about making sure your organs are donated.
1.

2.

Description of Solution: Talk with your family about your decision.


a.

How Solution Satisfies Need: They will be involved in the


donation arrangements when you die.

b.

How Solution can be Implemented: If they do not know your


wishes of becoming a donor, your wishes may never be
carried out.

Plan of Action: Mark your drivers license so that your license


indicates your intent to donate. Each state varies.

a.

Step 1 of Plan: Fill out, sign and carry a uniform donor card
with you.

b.

Step 2 of Plan: This donor card says what organs you wish
to have donated and also has places for your family
members to sign as witnesses after you have discussed your
decision with them (Gundersen Lutheran Hospital
[LaCrosse, WI] undated brochure).

[Transition: You can see that it isnt difficult to be an organ donor. Now lets look
at what may happen if you choose to donate your organs and what may happen if
you choose not to.]
(Visualization)
C.

III.

Main Point #3 Visualize Results: Organ donation benefits both the


donors family and the recipients.
1.

Describe Expected Results of Action: If you do donate your organs,


your family and the people who receive your organs might benefit in
a similar way like this family. A seventeen year old died of head
injuries in a car accident. His mom decided to donate his organs.
His heart went to a prison chaplain, his kidneys went to a mother of
5 children and a Vietnam vet. The Vietnam vet is "energetic" and
finally is getting his college degree. The teenager gave life to others
and his family feels a sense of satisfaction and comfort that other
lives have been touched by his (University of Wisconsin Hospital
and Clinics 1991 brochure).

2.

Describe Consequences of Inaction: The problem arises when you


are thinking about becoming a donor but never do anything about it.
Then, no one knows your wishes and your organs will not be
donated. The consequences of this are more people waiting for
organs and there will still be an incredible shortage of available
organs.

CONCLUSION:

[Transition: As you can easily see...]


(Action)
A.

Brakelight: As you can easily see, donating your organs can be one of the
most important decisions you ever make and also the greatest gift you
could ever give.

B.

Summary: Ive told you about the need for organ donors in our area, how
you can become an organ donor after you die, and finally, how your family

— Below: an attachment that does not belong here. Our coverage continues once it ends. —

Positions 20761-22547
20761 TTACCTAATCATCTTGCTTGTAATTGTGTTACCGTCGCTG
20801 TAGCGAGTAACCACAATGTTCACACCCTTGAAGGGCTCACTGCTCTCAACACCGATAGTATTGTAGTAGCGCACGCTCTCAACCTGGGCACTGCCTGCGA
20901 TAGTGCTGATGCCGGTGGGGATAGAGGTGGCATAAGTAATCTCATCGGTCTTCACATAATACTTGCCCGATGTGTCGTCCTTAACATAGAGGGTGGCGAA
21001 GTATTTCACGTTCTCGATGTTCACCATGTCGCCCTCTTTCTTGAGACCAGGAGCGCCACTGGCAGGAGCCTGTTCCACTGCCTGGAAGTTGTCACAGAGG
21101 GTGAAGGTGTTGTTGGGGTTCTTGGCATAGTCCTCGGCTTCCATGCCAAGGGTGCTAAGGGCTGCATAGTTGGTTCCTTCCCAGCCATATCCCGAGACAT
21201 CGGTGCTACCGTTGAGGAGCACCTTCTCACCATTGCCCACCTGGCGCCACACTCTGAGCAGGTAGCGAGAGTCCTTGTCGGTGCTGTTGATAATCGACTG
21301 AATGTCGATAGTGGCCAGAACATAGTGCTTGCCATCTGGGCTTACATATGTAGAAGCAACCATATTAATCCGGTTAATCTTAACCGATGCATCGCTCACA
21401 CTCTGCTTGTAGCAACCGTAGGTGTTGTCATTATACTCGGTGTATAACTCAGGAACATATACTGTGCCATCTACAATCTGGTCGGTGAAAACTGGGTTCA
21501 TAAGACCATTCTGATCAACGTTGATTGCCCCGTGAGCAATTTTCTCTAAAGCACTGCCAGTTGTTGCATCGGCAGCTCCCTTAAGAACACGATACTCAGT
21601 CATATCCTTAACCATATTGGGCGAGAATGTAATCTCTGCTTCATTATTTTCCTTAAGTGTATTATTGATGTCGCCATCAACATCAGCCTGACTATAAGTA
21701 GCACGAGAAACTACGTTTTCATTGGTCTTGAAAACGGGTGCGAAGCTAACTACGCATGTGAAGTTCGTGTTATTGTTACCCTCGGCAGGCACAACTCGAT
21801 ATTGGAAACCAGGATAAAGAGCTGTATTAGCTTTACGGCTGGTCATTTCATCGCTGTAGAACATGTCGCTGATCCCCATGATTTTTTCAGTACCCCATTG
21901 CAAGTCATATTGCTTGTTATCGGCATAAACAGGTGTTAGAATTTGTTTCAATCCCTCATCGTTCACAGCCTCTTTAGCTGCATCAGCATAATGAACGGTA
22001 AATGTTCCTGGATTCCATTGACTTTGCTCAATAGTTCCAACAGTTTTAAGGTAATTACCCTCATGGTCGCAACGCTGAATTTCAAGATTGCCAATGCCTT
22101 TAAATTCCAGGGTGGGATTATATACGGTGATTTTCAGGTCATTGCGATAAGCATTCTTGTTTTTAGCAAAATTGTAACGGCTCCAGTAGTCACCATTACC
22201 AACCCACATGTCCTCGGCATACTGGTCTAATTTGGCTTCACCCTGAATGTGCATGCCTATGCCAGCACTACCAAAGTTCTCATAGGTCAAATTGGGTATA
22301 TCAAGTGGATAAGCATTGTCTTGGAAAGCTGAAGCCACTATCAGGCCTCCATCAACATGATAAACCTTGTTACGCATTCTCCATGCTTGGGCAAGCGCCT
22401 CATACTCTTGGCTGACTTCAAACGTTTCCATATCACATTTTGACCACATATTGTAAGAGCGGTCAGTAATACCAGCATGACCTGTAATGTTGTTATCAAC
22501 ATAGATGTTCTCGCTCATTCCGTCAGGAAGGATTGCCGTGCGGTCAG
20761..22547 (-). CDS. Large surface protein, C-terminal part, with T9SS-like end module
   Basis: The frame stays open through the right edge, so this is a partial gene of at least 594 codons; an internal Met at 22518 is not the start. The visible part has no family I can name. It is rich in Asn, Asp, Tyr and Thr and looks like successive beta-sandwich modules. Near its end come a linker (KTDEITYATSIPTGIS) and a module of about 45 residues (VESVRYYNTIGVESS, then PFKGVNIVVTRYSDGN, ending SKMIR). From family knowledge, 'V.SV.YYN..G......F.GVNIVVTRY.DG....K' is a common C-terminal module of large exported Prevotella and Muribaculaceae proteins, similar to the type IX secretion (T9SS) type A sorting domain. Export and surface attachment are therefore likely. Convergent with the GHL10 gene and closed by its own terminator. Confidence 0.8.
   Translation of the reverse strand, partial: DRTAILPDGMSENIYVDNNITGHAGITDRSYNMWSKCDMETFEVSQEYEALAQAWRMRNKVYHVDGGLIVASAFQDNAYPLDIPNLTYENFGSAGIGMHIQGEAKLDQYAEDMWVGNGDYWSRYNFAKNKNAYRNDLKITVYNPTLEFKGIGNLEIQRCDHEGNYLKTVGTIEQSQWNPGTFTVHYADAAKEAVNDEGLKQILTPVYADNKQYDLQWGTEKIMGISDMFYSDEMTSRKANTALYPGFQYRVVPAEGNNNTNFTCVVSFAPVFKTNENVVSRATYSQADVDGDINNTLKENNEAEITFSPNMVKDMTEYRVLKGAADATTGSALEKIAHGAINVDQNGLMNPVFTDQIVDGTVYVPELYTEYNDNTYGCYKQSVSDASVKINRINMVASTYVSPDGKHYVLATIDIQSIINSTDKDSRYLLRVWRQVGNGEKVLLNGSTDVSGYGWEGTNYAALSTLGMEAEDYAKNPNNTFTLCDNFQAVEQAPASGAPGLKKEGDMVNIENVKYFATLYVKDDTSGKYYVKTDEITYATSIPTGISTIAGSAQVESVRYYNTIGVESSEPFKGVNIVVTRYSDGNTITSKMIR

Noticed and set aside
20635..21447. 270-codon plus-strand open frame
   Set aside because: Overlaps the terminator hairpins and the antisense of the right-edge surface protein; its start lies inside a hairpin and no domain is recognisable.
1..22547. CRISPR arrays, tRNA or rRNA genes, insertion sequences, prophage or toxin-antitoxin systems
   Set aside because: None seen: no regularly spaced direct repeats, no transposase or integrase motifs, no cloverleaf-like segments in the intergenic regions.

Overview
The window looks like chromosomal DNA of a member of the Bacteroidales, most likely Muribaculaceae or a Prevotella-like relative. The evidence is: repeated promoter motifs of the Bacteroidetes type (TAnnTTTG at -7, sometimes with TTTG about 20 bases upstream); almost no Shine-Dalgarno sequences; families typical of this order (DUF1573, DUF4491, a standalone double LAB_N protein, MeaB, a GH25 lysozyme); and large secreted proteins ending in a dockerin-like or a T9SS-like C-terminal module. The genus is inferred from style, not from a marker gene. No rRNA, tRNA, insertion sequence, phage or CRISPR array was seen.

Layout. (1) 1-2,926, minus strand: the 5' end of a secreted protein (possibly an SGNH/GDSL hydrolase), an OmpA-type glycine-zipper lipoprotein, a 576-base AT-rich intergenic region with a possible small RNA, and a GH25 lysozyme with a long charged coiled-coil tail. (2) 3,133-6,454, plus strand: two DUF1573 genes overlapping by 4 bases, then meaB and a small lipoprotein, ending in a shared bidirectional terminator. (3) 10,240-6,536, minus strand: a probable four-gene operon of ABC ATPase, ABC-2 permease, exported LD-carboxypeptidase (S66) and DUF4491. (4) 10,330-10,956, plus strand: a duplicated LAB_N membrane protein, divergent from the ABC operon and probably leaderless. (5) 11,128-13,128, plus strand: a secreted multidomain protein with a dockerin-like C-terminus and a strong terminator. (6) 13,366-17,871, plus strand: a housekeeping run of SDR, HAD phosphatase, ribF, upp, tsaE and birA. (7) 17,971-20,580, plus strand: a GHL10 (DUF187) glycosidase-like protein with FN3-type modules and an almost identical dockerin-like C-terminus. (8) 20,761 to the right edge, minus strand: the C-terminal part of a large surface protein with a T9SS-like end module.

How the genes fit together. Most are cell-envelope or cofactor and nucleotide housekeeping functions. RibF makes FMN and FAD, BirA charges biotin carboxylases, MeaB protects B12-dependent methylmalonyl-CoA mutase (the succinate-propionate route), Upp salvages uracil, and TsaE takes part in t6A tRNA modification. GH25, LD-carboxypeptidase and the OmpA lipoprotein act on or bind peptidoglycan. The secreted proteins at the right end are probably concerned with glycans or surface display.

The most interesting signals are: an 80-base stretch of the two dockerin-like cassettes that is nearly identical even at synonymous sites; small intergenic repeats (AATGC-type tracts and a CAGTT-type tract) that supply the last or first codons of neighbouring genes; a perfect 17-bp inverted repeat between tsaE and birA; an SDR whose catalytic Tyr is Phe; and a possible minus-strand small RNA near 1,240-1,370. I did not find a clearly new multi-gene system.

and organ recipients benefit from your donation. You become a donor by
talking to your family and making sure they know you want to be a donor,
fill out and sign a donor card, and indicate your wishes on your drivers
license.

C.

Tie Back to the Audience: What if the person waiting on the list needing an
organ transplant was someone you loved? Imagine if you had a brother or
sister who had unexpectedly died and you were able to meet the person
who received their heart, for example. Think of the satisfaction and
possible comfort knowing that your brother or sister provided life for
somebody else.

D.

Concluding Remarks: Im going to leave you with a short message from


Michael Jordan who is a sponsor for the Iowa LifeGift Coalition on Organ
and Tissue Donor Awareness and appears in their 1996 brochure:
CALL TO ACTION: "Please make the decision to become an organ
and tissue donor. Remember: Share your life. Share your decision."

BIBLIOGRAPHY
Gundersen Lutheran Hospital (Lacrosse, WI): "LifePass It On." Undated brochure.
Iowa LifeGift Coalition on Organ and Tissue Donor Awareness: "Share Your Life, Share Your Decision." 1996
brochure.
Iowa Statewide Organ Procurement Organization: "Be an organ donorits the chance of a lifetime!" undated
brochure.
LifeSource:Newsnotes. October 1998. Accessed November 2, 1998.www.lifesource.org/newsnotes.htm>.
LifeSource: Questions and Answers. April 1998. Accessed November 2, 1998. <www.life-source.org/public.htm>.
LifeSource: Statistics. October 1998. Accessed November 2, 1998. <www.life-source.org/statistics.htm>.
South Dakota Lions Eye Bank: "No Greater GiftThan Yourself To Others." Undated brochure.
University of Wisconsin Hospital and Clinics: "A Circle of Life: The Gift of Organ and Tissue Donation." 1991
brochure.

By: Erin Solomon (Fall 1998) Outline taken from:


http://www.roch.edu/people/lhalverson/sample_persuasive_speech_outline.htm